Student advocacy offices merge to support the accused and survivors of sexual assault
The university Office of Leadership and Advocacy, which among other services, offers case management teams for students who have experienced sexual assault, is being dissolved into two other offices on campus: The Ole Miss Student Union and UMatter. This change comes after two lawsuits were filed against the university by two former students who said they were discriminated against for being male during their sexual misconduct hearings.
Rebels Against Sexual Assault President Colleen Fay said the Office of Leadership and Advocacy is merging with the Violence Intervention and Prevention (VIP) Office, which explicitly provides support for survivors of sexual violence, under the joint title UMatter.
“UMatter will consist of three case managers that will handle student advocacy, sexual assault response and violence intervention and prevention,” associate director of university communications Rod Guajardo said in a statement.
These modifications come five months after United States Secretary of Education Betsy DeVos proposed changes to how universities handle sexual misconduct. Her proposal includes narrowing the definition of sexual assault and providing accused students the presumption of innocence throughout the disciplinary process along with more resources.
This would be a shift from the requirement implemented by the Obama administration’s Department of Education, which stated that if there is a “preponderance of evidence,” or just over 50% likelihood of guilt, the accused should be ruled guilty. Universities that did not follow the mandate would be at risk of losing federal funds.
Though students said they are hesitant about the name change, they are largely not opposed to the additional support service to the accused.
“I think it’s good that the school is reformatting the Violence Intervention and Prevention Office, as long as it is coming from a genuine place of concern for students rather than any financial or other outside pressures,” junior biochemistry major Paxton Holder said. “Especially in sexual assault cases, historically, there have been too many times when men have been let off the hook. I think aggressors should be held responsible but definitely should have representation and support, because not everyone has malicious intent.”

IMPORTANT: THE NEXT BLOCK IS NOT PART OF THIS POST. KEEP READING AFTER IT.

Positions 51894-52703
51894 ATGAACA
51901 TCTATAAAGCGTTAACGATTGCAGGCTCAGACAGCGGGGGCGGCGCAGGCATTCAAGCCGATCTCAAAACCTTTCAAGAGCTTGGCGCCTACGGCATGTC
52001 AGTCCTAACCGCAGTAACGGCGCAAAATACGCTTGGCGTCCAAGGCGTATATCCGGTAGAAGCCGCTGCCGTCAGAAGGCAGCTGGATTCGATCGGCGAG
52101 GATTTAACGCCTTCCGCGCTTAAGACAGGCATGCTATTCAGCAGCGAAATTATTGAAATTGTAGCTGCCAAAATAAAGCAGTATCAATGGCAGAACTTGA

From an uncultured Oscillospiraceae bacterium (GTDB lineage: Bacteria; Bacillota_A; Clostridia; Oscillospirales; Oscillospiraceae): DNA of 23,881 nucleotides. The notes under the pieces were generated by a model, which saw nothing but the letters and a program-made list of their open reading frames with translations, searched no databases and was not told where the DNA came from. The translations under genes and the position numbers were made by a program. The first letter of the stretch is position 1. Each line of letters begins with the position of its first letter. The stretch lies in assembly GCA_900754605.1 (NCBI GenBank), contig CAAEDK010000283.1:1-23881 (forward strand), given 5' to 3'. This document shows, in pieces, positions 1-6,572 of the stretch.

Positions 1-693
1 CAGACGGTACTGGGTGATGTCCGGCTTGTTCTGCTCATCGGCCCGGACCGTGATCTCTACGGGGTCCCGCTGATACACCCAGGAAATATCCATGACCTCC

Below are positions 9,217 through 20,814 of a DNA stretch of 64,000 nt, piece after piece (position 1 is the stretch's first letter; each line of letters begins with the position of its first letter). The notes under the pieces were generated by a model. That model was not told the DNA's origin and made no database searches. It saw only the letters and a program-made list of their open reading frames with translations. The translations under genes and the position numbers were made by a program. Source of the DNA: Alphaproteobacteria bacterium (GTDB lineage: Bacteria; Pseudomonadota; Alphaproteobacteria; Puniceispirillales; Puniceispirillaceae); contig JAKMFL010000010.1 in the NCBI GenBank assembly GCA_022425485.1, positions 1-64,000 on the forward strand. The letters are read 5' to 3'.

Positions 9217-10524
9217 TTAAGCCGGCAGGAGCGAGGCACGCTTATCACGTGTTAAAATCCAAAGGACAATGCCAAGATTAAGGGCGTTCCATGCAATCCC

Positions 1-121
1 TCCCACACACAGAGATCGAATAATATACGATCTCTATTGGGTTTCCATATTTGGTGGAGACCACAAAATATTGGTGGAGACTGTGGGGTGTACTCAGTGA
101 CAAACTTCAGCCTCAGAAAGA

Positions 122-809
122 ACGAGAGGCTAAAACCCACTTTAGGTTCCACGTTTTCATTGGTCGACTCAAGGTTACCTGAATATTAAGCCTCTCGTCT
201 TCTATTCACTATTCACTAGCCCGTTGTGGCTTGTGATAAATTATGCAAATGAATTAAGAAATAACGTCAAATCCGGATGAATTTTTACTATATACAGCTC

In 2017, a student filed a lawsuit against the university, saying he was a victim of gender bias in the university disciplinary process. Another student made the same allegations against the university in 2018.
According to the lawsuit filed from the fall of 2017, “the Title IX investigation did not accept key pieces of evidence that (the student) brought forth and the investigation was biased against him.”
Although the plaintiff said there was gender bias in the investigation, the University Judicial Council found the student responsible for violating the university sexual misconduct policy. He was suspended from the university from November 2017 until August 2018. The student attempted to appeal the suspension, but it was denied and his suspension was heightened to an expulsion.
According to the case filed in 2018, a former student filed a lawsuit “against the university and the state College Board alleging he was a victim of gender discrimination from his long-term suspension for what he calls a false sexual misconduct allegation.”
The lawsuit stated that both parties involved in the case acted consensually, and the woman involved in that case did not initially file a case against him.
However, the student was found guilty and expelled, like the previous student. The sanction was later changed to a suspension until fall 2020.
At the time of the lawsuits, the university did not have a response to questions regarding the dispute and refrained from discussing the litigations with those outside the cases.
Read more at: https://thedmonline.com/title-ix-shifts/